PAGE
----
Wendy’s Bold Dynamic Pricing Move Has its Positives and Negatives [Op-Ed]

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Dynamic pricing, a concept that may still be unfamiliar to some, is poised to become a more prominent feature in our daily transactions, particularly in the food industry. This pricing strategy, which adjusts prices based on demand, is not a novel idea. It has long been employed in sectors such as airlines, theme parks, and hotels, where prices fluctuate to either entice customers during off-peak times or capitalize on high-demand periods. The acceptance and understanding of this model as a means to optimize sales are well-established in these non-food domains.

The food service and retail sectors are no strangers to dynamic pricing either. With the advent of digital price displays, many retailers have been quietly implementing this approach, adjusting prices multiple times a day as needed. However, the sensitivities surrounding pricing in the food industry are distinct. Food is not just another commodity; it is a necessity, and the ethics of its pricing carry a different weight compared to, say, selling tickets for a vacation to Honolulu.

Image: Wendy’s

The recent announcement by Wendy’s in the United States that it will adopt dynamic pricing during busy hours marks a significant moment in the food industry. This public declaration is unusual in a sector where price changes are often made discreetly. Wendy’s is essentially advising its customers to visit during quieter hours to save money, which could be perceived as an inconvenience. It’s akin to transforming its operations into a stock exchange, where customers are encouraged to ‘buy low and avoid buying high.’ This move is particularly intriguing from a public relations perspective, given that Wendy’s competitors have not made any public announcements regarding dynamic pricing.

The power of dynamic pricing lies in its ability to bring predictability to the inherently unpredictable business of selling food. Factors such as weather, local events, or even comments made by celebrities can drive consumer behaviour in unpredictable and sometimes irrational ways. By implementing dynamic pricing, businesses can achieve a more optimal balance between supply and demand, thereby gaining more control over their operations, including inventory management, staffing, and other aspects of the business.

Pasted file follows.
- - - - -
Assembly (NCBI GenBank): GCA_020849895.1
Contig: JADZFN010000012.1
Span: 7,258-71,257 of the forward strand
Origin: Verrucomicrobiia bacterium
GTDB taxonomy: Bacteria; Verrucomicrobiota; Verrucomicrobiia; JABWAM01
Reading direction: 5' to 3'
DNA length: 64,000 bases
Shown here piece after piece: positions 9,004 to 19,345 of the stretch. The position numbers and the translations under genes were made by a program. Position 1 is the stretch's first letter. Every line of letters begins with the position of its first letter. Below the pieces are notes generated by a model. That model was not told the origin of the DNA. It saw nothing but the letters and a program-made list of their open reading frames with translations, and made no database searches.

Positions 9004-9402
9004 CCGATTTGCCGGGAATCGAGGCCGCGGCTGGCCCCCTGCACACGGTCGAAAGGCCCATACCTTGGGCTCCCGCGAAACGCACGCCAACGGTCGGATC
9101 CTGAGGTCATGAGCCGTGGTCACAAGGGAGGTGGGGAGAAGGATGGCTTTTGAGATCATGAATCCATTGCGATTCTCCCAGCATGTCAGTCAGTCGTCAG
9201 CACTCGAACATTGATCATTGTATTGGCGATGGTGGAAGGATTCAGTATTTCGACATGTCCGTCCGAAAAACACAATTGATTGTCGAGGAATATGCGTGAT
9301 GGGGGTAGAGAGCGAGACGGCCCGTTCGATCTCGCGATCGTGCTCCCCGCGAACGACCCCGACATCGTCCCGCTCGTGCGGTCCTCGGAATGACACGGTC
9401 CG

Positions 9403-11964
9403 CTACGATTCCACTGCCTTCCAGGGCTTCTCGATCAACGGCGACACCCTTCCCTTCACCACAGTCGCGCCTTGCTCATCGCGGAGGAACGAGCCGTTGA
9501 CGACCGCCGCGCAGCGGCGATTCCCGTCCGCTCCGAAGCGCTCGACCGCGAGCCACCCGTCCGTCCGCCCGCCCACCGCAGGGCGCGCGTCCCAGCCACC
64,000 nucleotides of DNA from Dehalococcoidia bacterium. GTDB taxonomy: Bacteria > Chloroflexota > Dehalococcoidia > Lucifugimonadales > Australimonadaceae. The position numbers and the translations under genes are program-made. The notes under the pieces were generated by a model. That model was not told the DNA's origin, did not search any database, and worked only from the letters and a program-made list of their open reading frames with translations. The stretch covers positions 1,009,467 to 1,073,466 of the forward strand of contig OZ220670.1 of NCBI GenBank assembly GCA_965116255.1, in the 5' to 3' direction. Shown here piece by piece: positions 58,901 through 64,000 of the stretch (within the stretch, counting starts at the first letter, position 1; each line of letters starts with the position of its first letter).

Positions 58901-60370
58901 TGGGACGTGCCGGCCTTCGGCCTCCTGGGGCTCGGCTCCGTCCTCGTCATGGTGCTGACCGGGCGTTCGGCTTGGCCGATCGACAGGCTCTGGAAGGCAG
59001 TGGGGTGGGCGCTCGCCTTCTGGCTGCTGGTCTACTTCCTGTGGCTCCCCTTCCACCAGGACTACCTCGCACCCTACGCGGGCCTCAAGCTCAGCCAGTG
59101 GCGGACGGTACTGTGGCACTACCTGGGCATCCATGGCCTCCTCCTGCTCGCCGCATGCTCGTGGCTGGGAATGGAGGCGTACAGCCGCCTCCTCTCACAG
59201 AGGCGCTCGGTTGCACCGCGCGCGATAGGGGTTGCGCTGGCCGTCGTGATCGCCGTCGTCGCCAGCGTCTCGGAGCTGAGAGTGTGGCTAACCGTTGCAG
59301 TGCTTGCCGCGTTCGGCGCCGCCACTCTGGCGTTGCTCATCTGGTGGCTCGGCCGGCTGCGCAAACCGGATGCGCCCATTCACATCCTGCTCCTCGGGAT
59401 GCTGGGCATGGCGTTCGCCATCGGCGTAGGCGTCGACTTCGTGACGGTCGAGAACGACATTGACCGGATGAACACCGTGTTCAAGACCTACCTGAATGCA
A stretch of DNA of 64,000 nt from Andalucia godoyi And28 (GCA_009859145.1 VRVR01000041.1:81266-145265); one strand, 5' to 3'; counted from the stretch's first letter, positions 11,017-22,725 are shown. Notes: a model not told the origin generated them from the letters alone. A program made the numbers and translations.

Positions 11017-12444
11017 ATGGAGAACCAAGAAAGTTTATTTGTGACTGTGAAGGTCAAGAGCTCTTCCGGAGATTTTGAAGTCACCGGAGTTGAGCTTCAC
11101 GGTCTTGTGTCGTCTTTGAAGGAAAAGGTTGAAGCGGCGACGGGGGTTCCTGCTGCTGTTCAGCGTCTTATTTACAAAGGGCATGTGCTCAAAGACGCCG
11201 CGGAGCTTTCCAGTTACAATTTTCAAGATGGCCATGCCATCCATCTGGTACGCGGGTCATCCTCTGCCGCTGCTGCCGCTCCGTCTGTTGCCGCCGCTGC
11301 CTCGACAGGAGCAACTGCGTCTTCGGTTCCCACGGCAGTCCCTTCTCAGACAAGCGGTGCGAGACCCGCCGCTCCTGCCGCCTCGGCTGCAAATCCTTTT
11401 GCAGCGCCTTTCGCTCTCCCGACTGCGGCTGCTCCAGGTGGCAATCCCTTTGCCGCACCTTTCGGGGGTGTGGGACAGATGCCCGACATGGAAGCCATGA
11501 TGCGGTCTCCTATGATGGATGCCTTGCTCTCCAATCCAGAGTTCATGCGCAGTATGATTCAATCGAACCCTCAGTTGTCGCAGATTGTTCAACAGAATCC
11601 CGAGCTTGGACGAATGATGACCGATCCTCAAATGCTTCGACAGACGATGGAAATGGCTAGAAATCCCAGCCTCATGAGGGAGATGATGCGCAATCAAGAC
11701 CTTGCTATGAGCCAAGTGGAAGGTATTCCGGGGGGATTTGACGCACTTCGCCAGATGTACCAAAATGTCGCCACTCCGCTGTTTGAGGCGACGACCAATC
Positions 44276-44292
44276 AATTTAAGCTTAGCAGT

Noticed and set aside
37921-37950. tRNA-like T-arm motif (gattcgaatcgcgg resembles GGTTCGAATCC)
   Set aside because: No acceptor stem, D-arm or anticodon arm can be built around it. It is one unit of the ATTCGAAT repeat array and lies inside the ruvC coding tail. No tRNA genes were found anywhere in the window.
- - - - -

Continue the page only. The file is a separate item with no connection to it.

Moreover, dynamic pricing has the potential to reduce food waste, a critical issue in an industry characterized by low margins. According to a study published in Marketing Science, dynamic pricing can reduce waste in food retailing by 21%. While this model can create a better equilibrium between supply and demand during operating hours, it is not without its challenges for consumers. For example, during the empty shelves phenomenon of March 2020, dynamic pricing could have led to immediate price spikes, pushing food inflation to unprecedented levels when many were seeking to stock up and stay safe.

Image: Wendy’s

The increasing availability of artificial intelligence and other technological tools has made dynamic pricing a more viable option for food executives. Wendy’s decision to publicly embrace this strategy could be seen as an attempt to demystify a practice that has already been in use, albeit quietly, within the industry. As consumers become more aware of time-based pricing, they may realize that many prices have already been affected by such an approach, even if it was not explicitly known.

The repercussions of Wendy’s announcement will be interesting to observe. Customers may choose to penalize the chain for its transparency on dynamic pricing and opt for competitors, unaware that these alternatives have likely been employing similar pricing strategies for years. In the end, the public’s response to this shift towards more dynamic pricing in the food industry will provide valuable insights into consumer behaviour and the acceptability of such practices in the context of essential goods like food.

Sylvain Charlebois
Sylvain Charlebois
Dr. Sylvain Charlebois is Senior Director of the Agri-Foods Analytics Lab at Dalhousie University in Halifax. Also at Dalhousie, he is Professor in food distribution and policy in the Faculty of Agriculture. His current research interest lies in the broad area of food distribution, security and safety, and has published four books and many peer-reviewed journal articles in several publications. His research has been featured in a number of newspapers, including The Economist, the New York Times, the Boston Globe, the Wall Street Journal, Foreign Affairs, the Globe & Mail, the National Post and the Toronto Star.

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